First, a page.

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“They have created a really sense of team spirit, a real belief in what we’re about,” Galligan explains. “They give us 100% backing. No player in there is playing without confidence, they honestly instil such a belief in our capabilities and the abilities that we have.

“They just say that if we work hard, then the results will come, which I really do love and appreciate about them. They’re very, very focused on us working hard collectively as a team, and the results show then, which has been working so far.

“The lads are really nice, they’re really approachable, there is a really great buzz between the players, and the management; a real will to win, to get better and play in the Cavan jersey.”

That will to win and want to succeed comes from the top down, and it’s something that definitely doesn’t go unnoticed.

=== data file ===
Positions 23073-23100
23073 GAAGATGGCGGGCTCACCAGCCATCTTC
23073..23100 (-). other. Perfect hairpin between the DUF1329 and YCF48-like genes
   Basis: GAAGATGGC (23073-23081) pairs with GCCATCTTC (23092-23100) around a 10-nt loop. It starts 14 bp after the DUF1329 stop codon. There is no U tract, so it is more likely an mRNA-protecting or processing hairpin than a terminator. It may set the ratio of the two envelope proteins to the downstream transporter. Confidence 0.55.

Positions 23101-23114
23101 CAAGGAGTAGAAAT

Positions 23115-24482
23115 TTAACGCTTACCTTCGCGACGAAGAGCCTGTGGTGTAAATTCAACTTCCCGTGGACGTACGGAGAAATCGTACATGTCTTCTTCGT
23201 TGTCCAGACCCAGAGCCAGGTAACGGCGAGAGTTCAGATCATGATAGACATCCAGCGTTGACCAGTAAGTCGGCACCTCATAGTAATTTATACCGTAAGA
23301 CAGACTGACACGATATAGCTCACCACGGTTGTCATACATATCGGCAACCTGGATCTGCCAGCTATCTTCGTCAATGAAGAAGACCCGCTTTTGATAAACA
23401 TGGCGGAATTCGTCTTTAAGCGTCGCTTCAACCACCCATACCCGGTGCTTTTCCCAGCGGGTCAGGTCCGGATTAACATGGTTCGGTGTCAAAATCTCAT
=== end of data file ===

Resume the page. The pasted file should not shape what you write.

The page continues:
The hard work that happens behind the scenes is there for all to see, both at management level, and from the county board too, which Galligan is eternally grateful for.

“Jimmy would be there an hour before training,” she adds, “I’d be just leaving work and I’d have to go home, get something to eat, get changed, get back into Breffni, and Jimmy would be there laying out cones already.

jimmy-greville-celebrates-with-niamh-reilly-after-the-game Cavan boss Greville. Source: ©INPHO

“He’s so organised and he’s real into it, and that ricochets into the team as well if you see what the management is putting into it. Then you have girls arriving up taking frees and sidelines as well.

“The Cavan county board have been great too, they’ve provided us with everything. There wouldn’t be much in Cavan camogie but whatever there is there, they give it to us to make it as easy as possible for us to give what we can to camogie in the county.

“It’s all going well. I’m sure there will be blips along the way, but so far this year, it can’t be faulted for everyone’s effort.”

And everyone involved is absolutely loving it, Galligan notes, even through these difficult times. The enjoyment that games have been giving is fantastic, with camogie giving everyone something to do and strive for, and a much-needed routine.